90 days for crash that in­ca­pac­i­tated pedes­trian

Albuquerque Journal - - FRONT PAGE - Up­Front is a front-page news and opin­ion col­umn. Com­ment di­rectly to Jo­line at 823-3603, [email protected]­nal.com or fol­low her on Twit­ter @jo­linegkg. Go to www.abqjour­nal.com/let­ters/new to sub­mit a let­ter to the ed­i­tor.

Be­fore sen­tenc­ing the young woman who in a split sec­ond of driver inat­ten­tion for­ever im­paired a once-ac­tive pedes­trian, state Dis­trict Judge Ben­jamin Chavez sighed and said what ev­ery­one on ei­ther side of the court­room likely agreed with:

“There is no fair­ness in what oc­curred.”

Noth­ing that has hap­pened to Kerry Houlihan, the afore­men­tioned ac­tive pedes­trian, has been fair since Feb. 9, 2017, when she took her dog for a walk and was struck from be­hind by driver Mar­ian Kelly Cob­bett, whose 2004 Toy­ota left the road, jumped a curb, slammed into Houlihan and dragged her bro­ken body sev­eral feet.

Noth­ing the judge could do Thurs­day could

make that fair. No sen­tence he could im­pose could make Cob­bett a bet­ter driver or turn Houlihan, 42, back into an ac­tive pedes­trian — or a pedes­trian of any sort, given that her left leg was torn off be­low the knee in the crash and that she is un­able to control any part of her body save for her right thumb, face and most of her mind.

What the judge was left with was sen­tenc­ing Cob­bett, who turns 26 next week, to the max­i­mum the law al­lows — 90 days in jail, and per­haps not even that if the Metropoli­tan De­ten­tion Cen­ter finds that house ar­rest is nec­es­sary for her safety. So far, it hasn’t found that. A resti­tu­tion hear­ing is sched­uled for Jan. 30.

Many of you have fol­lowed Houlihan’s story in this col­umn, the or­deal she has faced and still faces since be­ing mowed down on a side­walk at Co­manche near Inca NE.

You know that an Al­bu­querque po­lice re­port noted that two wit­nesses said Cob­bett was tex­ting on her cell­phone just be­fore the crash, al­though Cob­bett said she was fid­dling with the ra­dio.

“Cell phone, driver inat­ten­tion” was listed as causes for the crash.

Houlihan nearly died. Cob­bett walked away with not so much as a ticket.

That changed when I — and many of you — con­tacted the Dis­trict At­tor­ney’s Of­fice. On Feb. 5, just four days shy of a year since the crash, a grand jury in­dicted Cob­bett on a charge of great bod­ily in­jury by ve­hi­cle/reck­less driv­ing, a felony.

Then, in Oc­to­ber, the charge was re­duced to care­less driv­ing, a mis­de­meanor, to which Cob­bett pleaded guilty. That, be­cause pros­e­cu­tors could not prove that Cob­bett had been tex­ting.

Cell­phone records showed no data usage, in­clud­ing tex­ting, for seven min­utes be­fore the crash, and the two wit­nesses’ state­ments were found to be in­con­sis­tent.

With­out that ev­i­dence and no proof that Cob­bett was speed­ing or im­paired, the case did not rise to the stan­dards of reck­less driv­ing.

Which is to say that Cob­bett was inat­ten­tive, but not in­ten­tion­ally driv­ing with reck­less dis­re­gard, no mat­ter how cat­a­strophic the re­sults were to Houlihan.

“She did not go out to harm,” Judge Chavez said Thurs­day. “But her ac­tions caused the great­est harm.”

Houlihan’s friends were not sat­is­fied with that. They bom­barded the judge with nu­mer­ous let­ters, packed the court­room Thurs­day. Six of them spoke, some­times tear­fully, about how un­fair the crash and its con­se­quences were to a woman who had been vi­brant, ath­letic and a mean­ing­ful mem­ber of the com­mu­nity.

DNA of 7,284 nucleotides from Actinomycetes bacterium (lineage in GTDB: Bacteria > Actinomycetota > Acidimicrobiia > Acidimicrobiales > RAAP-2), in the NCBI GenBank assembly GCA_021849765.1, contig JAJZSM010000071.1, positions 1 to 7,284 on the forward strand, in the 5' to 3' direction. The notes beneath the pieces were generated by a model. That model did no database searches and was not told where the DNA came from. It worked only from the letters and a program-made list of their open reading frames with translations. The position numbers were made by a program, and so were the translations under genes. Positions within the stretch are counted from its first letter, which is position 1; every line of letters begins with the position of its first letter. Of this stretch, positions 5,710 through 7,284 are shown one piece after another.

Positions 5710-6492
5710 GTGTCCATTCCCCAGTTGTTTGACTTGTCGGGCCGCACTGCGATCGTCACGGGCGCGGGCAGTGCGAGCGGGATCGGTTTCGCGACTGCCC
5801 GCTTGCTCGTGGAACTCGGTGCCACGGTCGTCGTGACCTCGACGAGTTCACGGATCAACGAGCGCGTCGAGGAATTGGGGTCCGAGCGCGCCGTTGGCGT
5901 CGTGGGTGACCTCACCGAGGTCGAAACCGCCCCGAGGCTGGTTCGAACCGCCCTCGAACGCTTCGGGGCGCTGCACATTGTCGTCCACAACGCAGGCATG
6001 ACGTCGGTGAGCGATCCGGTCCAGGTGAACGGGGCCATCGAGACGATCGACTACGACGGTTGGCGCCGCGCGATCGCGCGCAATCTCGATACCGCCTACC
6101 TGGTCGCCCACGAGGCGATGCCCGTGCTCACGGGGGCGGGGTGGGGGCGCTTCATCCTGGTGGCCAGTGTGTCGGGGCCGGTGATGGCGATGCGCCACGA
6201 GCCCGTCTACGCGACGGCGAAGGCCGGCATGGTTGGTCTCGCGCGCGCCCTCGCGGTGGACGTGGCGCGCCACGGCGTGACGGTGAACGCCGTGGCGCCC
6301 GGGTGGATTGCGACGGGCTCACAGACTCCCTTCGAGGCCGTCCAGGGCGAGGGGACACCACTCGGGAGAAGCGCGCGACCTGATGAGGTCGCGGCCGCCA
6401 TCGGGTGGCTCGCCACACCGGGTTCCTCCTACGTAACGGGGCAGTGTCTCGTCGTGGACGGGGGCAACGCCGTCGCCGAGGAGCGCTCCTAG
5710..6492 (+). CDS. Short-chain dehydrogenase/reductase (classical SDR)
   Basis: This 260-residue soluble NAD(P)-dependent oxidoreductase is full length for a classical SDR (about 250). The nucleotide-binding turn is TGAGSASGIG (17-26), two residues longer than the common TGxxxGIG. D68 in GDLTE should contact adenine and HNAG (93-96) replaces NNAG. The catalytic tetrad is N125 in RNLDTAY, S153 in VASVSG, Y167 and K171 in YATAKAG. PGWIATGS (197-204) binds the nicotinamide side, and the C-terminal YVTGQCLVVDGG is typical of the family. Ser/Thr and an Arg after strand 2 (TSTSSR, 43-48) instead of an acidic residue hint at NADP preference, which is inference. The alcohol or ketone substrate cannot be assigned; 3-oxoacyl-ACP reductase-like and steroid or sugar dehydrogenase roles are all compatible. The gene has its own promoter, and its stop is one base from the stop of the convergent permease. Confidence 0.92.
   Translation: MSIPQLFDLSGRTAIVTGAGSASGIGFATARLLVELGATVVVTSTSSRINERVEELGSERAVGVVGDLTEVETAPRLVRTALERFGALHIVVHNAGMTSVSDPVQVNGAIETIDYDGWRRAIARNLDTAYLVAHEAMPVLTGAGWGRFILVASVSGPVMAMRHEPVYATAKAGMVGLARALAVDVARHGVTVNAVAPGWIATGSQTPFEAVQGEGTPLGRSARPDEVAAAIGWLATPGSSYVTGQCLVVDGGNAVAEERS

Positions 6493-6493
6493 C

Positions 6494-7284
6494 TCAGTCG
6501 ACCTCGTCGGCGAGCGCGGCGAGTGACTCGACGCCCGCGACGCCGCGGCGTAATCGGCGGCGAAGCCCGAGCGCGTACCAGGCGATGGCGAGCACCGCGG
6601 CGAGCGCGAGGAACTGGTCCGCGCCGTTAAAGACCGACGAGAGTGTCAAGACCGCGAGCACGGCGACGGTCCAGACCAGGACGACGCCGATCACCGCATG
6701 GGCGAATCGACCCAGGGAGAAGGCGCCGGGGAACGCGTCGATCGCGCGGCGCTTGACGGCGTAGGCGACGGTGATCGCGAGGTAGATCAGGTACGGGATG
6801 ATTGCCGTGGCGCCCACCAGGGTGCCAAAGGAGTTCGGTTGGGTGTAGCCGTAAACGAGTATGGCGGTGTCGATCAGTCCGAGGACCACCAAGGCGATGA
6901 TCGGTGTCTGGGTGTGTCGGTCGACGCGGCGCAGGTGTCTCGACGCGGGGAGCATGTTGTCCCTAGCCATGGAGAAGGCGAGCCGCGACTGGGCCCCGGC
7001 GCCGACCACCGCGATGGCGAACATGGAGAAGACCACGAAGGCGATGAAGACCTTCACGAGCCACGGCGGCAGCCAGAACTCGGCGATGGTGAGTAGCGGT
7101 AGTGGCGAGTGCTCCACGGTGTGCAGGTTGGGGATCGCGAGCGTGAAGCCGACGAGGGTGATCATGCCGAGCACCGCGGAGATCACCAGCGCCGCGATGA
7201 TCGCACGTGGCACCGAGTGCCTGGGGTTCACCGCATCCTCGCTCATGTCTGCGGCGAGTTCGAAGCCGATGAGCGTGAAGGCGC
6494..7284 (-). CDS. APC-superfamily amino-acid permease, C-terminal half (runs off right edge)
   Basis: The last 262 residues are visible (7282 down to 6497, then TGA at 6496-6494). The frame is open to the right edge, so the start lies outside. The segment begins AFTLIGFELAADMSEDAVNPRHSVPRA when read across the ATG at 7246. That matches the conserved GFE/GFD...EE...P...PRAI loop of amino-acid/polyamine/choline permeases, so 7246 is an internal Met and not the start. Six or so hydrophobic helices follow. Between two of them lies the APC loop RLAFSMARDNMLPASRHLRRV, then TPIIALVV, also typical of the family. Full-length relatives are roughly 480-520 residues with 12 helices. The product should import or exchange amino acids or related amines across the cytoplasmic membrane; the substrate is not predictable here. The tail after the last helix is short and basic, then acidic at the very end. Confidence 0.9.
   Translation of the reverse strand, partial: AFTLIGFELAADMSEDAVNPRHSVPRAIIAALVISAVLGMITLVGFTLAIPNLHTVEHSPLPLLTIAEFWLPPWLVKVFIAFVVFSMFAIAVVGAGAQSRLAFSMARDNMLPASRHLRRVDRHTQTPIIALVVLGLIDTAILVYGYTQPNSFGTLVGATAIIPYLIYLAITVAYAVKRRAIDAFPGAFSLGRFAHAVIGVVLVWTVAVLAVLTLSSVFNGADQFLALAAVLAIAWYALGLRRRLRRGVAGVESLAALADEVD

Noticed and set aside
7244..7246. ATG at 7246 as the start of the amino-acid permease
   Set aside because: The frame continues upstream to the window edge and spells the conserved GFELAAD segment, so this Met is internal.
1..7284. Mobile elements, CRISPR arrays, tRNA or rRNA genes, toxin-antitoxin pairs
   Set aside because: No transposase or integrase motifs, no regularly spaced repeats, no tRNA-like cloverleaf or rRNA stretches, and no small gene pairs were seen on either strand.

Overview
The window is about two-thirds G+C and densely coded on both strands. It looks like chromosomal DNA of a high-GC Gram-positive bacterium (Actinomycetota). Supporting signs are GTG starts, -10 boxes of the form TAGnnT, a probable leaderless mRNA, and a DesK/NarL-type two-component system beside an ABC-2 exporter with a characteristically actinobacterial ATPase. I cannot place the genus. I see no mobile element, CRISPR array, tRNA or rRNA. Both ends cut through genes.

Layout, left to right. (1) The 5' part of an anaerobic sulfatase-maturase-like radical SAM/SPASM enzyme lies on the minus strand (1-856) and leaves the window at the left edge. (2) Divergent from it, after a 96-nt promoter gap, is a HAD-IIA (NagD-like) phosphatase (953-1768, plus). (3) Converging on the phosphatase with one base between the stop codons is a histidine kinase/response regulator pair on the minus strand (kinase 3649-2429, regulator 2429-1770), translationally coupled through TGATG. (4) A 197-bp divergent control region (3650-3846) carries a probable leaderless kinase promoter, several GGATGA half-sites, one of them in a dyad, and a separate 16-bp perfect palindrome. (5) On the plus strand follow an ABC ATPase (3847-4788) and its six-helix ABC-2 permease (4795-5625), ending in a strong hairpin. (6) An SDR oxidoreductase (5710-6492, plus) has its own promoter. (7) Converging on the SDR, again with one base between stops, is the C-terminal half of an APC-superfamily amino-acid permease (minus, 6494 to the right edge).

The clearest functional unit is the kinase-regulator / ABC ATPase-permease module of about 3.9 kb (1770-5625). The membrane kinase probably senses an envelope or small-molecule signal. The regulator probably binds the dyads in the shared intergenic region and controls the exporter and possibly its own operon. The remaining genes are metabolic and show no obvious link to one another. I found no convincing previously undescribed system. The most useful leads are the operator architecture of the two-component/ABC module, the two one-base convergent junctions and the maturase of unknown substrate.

“Noth­ing can bring back Kerry’s legs, arms or her old life,” said Karen Sh­eff, a for­mer col­league of Houlihan’s at In­dian Health Ser­vices. “But I sin­cerely hope the per­son who caused this hor­ri­ble ac­ci­dent and ripped Kerry’s life apart will be held ac­count­able in some mean­ing­ful way.”

They asked the judge to or­der resti­tu­tion, re­voke Cob­bett’s driver’s li­cense, force her to do com­mu­nity ser­vice with dis­abled peo­ple to get a sense of what she had done to their friend. They asked him to im­pose a lengthy sen­tence that would send a mes­sage about the dan­gers of driv­ing inat­ten­tively, whether that was the re­sult of tex­ting or tog­gling a ra­dio dial.

As­sis­tant Dis­trict At­tor­ney David Mur­phy asked for the max­i­mum 90 days, call­ing the crash a tragedy. De­fense at­tor­ney Terri Keller asked the judge to con­sider house ar­rest, call­ing the crash an ac­ci­dent that could hap­pen to any­one.

Houlihan asked the judge to im­pose the max­i­mum penalty “so that she can know how hu­mil­i­at­ing it is to have other peo­ple see her naked body as she show­ers, some­thing that I have had to deal with for al­most two years.”

Be­fore Cob­bett was led away in hand­cuffs, she asked for for­give­ness.

“I do ac­cept full re­spon­si­bil­ity,” she said, look­ing at Houlihan, the first time they have seen each other. “I hope that one day you can start to forgive me, be­cause it was an ac­ci­dent. This ac­ci­dent tor­tures me ev­ery day, but not like any­thing you’re go­ing through.”

But, on Thurs­day, for­give­ness was not yet in ev­i­dence, fair­ness still out of reach.


Kerry Houlihan suf­fered cat­a­strophic in­juries when driver Mar­ian Kelly Cob­bett jumped the curb and ran into her on Feb. 9, 2017, as Houlihan walked her dog on the side­walk. Thurs­day’s sen­tenc­ing was the first time Houlihan and Cob­bett have met face to face.

UP­FRONT Jo­line Gu­tier­rez Krueger


Kerry Houlihan, cen­ter, waits with friends out­side the court­room of state Dis­trict Judge Ben­jamin Chavez be­fore the sen­tenc­ing of the woman whose car struck her, caus­ing ir­repara­ble dam­age.

Mar­ian Kelly Cob­bett

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